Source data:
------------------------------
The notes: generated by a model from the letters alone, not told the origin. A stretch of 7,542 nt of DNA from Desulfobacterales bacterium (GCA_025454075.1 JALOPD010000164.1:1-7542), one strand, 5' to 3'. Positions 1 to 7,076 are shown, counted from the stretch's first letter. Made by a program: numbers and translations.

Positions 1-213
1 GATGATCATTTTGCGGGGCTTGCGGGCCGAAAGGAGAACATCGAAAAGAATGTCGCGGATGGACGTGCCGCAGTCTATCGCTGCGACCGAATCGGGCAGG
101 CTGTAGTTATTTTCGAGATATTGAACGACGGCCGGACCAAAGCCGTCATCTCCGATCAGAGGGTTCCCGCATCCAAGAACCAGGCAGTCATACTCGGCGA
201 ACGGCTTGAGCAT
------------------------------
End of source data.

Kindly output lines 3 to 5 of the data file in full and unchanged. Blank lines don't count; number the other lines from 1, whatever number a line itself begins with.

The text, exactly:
1 GATGATCATTTTGCGGGGCTTGCGGGCCGAAAGGAGAACATCGAAAAGAATGTCGCGGATGGACGTGCCGCAGTCTATCGCTGCGACCGAATCGGGCAGG
101 CTGTAGTTATTTTCGAGATATTGAACGACGGCCGGACCAAAGCCGTCATCTCCGATCAGAGGGTTCCCGCATCCAAGAACCAGGCAGTCATACTCGGCGA
201 ACGGCTTGAGCAT